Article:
Etymology
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explosion (n.)
1620s, "action of driving out with violence and noise," from French explosion, from Latin explosionem (nominative explosio) "a driving off by clapping," noun of action from past participle stem of explodere "drive out by clapping" (see explode for origin and sense evolution). Meaning "a going off with violence and noise" is from 1660s. Sense of "a rapid increase or development" is first attested 1953.
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gobble (v.2)
"make a turkey noise," 1670s, probably imitative, perhaps influenced by gobble (v.1) or gargle. As a noun from 1781.
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chork (v.)
mid-15c., now Scottish, "to make the noise which the feet do when the shoes are full of water" [Jamieson]. Related: Chorked; chorking.
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thump (v.)
1530s, "to strike hard," probably imitative of the sound made by hitting with a heavy object (compare East Frisian dump "a knock," Swedish dialectal dumpa "to make a noise"). Related: Thumped; thumping.
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death-watch (n.)

"a vigil beside a dying person," 1865, from death + watch (n.) "a watching." The death-watch beetle (1660s) inhabits houses, makes a ticking noise like a pocket-watch, and was superstitiously supposed to portend death.

FEW ears have escaped the noise of the death-watch, that is, the little clicking sound heard often in many rooms, somewhat resembling that of a watch; and this is conceived to be of an evil omen or prediction of some person's death: wherein notwithstanding there is nothing of rational presage or just cause of terror unto melancholy and meticulous heads. For this noise is made by a little sheathwinged grey insect, found often in wainscot benches and wood-work in the summer. [Browne, "Vulgar Errors"]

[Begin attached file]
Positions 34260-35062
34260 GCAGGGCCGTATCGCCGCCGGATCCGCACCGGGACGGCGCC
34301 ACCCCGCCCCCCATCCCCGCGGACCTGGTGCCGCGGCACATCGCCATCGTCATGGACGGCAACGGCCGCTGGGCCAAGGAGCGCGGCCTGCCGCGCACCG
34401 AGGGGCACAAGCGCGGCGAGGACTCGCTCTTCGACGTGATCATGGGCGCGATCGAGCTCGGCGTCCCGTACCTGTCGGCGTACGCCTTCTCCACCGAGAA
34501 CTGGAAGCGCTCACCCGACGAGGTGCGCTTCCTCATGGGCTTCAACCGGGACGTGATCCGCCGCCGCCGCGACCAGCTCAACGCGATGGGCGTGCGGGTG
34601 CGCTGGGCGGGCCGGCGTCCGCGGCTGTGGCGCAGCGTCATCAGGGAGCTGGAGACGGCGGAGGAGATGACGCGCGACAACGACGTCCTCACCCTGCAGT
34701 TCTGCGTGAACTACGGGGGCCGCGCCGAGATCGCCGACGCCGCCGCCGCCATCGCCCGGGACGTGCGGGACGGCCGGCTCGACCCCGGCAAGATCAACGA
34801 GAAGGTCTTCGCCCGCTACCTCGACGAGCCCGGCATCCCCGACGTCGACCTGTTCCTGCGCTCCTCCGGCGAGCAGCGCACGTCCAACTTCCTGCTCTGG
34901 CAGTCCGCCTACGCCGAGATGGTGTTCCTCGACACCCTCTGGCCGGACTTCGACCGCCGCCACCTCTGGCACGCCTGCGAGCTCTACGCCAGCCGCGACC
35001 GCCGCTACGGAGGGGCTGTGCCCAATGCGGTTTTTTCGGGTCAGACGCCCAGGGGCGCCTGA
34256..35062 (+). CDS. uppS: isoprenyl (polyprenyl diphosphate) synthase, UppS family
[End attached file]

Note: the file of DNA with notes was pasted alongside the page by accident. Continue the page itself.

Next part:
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decrepitation (n.)

"act of snapping or bursting with a crackling noise when heated," 1660s, from Latin decrepitationem (nominative decrepitatio), from de- + crepitatus, past participle of crepitare "to crack, break" (see raven).

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cicada (n.)

popular name of many insects which make a rhythmic chirping or creaking noise, late 14c., from Latin cicada "cicada, tree cricket," not a native Latin word; perhaps a loan-word from a Mediterranean substrate language.

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cackle (v.)
early 13c., imitative of the noise of a hen (see cachinnation); perhaps partly based on Middle Dutch kake "jaw," with frequentative suffix -el (3). As "to laugh," 1712. Related: Cackled; cackling.
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ear-plug (n.)

also earplug, "piece of wax, rubber, cotton, etc., inserted in the ear as protection against noise or water," 1841, from ear (n.1) + plug (n.).

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hiss (v.)
late 14c., of imitative origin. Compare Danish hysse, German zischen, etc. Johnson wrote, "it is remarkable, that this word cannot be pronounced without making the noise which it signifies." Related: Hissed; hissing.
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